The ombuds in ISKCONResolve is the glue that keeps the program together.  I originally compared the organizational ombuds to a basketball point guard who calls the plays for the team.  I mentioned this to Mary Rowe and Craig Mousin from DePaul University.  They both commented how I should be careful not to consider the ombuds more than he or she is.  Rowe wrote: “Is this a ‘normal’ OO like me or is it a superhero?  The issue of Helping People to Help Themselves (HPHT) is a big one: give a fish?  Or teach how to fish?  We should probably not so much be giving a fish but always if possible supporting others to learn how to fish.”  I have since adjusted my metaphor.  The ISKCONResolve ombuds is more like a pathfinder.  He or she offers visitors a map by which they can decide what direction they wish to go.  And, at the visitor’s request, the ombuds may also suggest options.

Need Religion?
I had wondered if ISKCON should set up a conflict management system that basically leaves religion and theology at the door.  ISKCON’s members’ lives are steeped in spiritual practice and philosophical thought, so what need is there to include such considerations in a conflict management system?  I’m wary of conflict transformation becoming the latest fad that might distract from ISKCON’s core practices, and thus out of respect for the theology, I have often thought to leave it out of ISKCONResolve.
On the other hand, I have also wondered, “What’s the use of the theology if it doesn’t guide or make an impact on our daily lives?”  While considering this subject I read Halverstadt’s Managing Church Conflict.  He suggests that conflicts should be dealt with ultimately in a Christian manner, which is encapsulated in the concept of shalom: “Shalom is a particular state of social existence.  It is a state of existence where the claims and needs of all that is are satisfied; where there is a relationship of communion between God and humans and nature, where there is fulfillment for all creation.”  He says that this shalom is what ultimately makes a Christian fight “Christian.”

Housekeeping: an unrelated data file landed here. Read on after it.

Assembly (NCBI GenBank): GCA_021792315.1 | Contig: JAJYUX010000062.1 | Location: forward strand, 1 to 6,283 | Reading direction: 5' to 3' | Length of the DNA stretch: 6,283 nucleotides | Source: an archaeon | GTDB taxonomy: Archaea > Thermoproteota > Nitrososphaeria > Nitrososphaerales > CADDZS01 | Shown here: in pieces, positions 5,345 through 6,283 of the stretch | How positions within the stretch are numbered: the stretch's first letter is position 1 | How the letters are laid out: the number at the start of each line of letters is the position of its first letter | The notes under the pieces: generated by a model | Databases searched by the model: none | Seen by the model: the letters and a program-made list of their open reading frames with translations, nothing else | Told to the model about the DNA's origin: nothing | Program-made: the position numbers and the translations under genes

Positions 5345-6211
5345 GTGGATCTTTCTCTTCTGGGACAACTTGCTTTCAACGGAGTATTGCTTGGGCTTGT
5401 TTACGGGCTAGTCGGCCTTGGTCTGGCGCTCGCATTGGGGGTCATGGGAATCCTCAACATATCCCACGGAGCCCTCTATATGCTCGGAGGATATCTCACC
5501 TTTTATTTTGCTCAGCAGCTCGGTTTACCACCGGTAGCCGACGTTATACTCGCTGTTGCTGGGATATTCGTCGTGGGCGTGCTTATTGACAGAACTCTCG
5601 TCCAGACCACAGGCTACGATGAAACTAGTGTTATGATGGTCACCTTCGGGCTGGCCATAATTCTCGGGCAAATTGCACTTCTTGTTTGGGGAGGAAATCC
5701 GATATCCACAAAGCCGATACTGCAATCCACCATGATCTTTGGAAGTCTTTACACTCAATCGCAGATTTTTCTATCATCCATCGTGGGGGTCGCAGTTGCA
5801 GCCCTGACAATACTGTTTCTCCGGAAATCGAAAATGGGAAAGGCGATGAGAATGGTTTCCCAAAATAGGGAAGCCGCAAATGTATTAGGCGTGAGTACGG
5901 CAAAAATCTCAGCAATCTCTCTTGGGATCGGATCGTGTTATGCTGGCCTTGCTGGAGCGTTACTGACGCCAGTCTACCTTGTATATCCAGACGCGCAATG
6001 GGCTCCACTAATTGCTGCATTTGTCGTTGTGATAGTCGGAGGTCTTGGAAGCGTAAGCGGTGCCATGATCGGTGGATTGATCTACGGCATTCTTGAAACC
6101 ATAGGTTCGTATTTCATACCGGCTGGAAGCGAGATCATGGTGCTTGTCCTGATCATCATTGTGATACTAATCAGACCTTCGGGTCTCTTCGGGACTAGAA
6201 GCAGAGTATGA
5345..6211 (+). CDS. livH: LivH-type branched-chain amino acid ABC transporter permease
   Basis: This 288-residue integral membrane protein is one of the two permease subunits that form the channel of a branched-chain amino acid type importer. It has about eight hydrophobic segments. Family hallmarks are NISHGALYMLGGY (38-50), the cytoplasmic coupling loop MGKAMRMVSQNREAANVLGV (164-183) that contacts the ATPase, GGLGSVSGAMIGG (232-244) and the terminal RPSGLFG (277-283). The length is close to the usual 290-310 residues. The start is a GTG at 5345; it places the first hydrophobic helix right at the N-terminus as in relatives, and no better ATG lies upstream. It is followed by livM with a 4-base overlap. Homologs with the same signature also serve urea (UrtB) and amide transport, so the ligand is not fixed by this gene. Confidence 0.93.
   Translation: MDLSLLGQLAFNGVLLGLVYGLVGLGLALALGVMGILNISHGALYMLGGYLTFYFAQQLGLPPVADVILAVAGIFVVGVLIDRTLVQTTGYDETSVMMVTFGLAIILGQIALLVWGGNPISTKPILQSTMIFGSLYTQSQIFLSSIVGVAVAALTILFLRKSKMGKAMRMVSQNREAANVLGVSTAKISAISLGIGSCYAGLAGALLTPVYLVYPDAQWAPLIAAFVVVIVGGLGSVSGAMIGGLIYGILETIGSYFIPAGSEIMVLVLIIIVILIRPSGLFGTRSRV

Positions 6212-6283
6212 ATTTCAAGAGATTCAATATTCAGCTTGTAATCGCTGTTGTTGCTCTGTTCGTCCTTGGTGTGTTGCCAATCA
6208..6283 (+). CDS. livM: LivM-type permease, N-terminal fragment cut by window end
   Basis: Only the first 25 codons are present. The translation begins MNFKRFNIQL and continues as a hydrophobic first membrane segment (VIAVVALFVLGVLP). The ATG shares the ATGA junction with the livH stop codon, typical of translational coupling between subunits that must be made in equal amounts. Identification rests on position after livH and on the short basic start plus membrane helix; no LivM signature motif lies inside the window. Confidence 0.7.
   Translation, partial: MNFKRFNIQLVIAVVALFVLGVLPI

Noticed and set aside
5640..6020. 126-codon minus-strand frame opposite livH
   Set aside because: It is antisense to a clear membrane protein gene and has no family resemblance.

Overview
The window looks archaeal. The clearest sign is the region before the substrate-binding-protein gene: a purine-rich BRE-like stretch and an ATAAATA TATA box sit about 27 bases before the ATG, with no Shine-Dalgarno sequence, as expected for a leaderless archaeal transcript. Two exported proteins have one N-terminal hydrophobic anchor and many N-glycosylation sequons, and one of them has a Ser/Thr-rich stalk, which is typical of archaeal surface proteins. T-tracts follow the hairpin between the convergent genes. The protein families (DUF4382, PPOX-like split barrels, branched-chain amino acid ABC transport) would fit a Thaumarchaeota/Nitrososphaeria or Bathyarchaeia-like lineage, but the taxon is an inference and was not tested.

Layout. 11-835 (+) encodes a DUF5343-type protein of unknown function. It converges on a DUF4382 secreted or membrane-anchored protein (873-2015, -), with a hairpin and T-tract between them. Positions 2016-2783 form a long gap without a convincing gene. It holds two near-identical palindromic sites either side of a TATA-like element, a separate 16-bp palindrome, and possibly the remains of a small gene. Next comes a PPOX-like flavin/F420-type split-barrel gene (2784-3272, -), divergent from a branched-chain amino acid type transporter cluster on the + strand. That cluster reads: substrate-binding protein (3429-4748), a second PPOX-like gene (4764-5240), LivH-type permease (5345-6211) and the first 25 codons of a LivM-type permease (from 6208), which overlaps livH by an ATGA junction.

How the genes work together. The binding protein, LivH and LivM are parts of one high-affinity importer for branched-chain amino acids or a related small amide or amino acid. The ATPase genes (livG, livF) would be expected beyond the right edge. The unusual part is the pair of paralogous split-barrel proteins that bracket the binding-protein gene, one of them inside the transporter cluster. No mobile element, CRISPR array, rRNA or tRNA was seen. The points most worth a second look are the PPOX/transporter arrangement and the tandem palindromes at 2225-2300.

Halverstadt goes on to say that he uses “Managing” in his book’s title instead of “Resolving” because peacemakers can’t “force unwilling parties to make peace. If an Almighty God stands at the doors of human hearts knocking (Rev. 3:20), how should Christians presume to do otherwise?”  This relationship between the disputant, the peacemaker, and God is also at the heart of a spiritual approach to conflict resolution in ISKCON.  Perhaps the most well-known verse in the Bhagavad-gita says, “Do your duty, but do not be attached to the results of your activities.”
Faced with the choice of whether or not to bring spirituality into ISKCONResolve’s work I recalled a conversation I had had with Mary Rowe about mediation styles.  I had suggested to her that Bush and Fogler’s Transformational Mediation was best suited for ISKCON mediations.  She countered: “What if the disputants want an evaluative mediation?  What if they don’t want their relationship transformed?  Could this happen?  And if it does: who should decide, you or them?”   I ended up applying Rowe’s same logic to this question of including theology in ISKCONResolve.  I chose in the end to flavor ISKCONResolve trainings with a “Krishna” perspective.  Presentations are sprinkled with scripture and a devotional worldview, but not at the expense of standard training and discussing best practices.  Trainees are instructed to be sensitive not to transgress ISKCON’s spiritual principles in their ISKCONResolve work, but they are also trained not to force a spiritual angle on disputants who prefer not to go in that direction.

Geographic Spread
ISKCON’s demographics have created one of the greatest challenges to establishing ISKCONResolve.  Core members are dispersed in 103 countries and conflicts are often inter-continental.  Bringing parties together is time-consuming and costly.

Resources are also problematic.  Religious organizations that are congregationally-based often find it difficult to raise funds for national, not to mention of international, value-added projects such as a CMS.

Succession Planning
This also points to the challenge of succession planning.  CMS’s don’t only need champions—they need a succession of champions.

Unemployed Mediators
Well over 500 members took the basic mediation training course.  Fewer than 100 of them have formally mediated.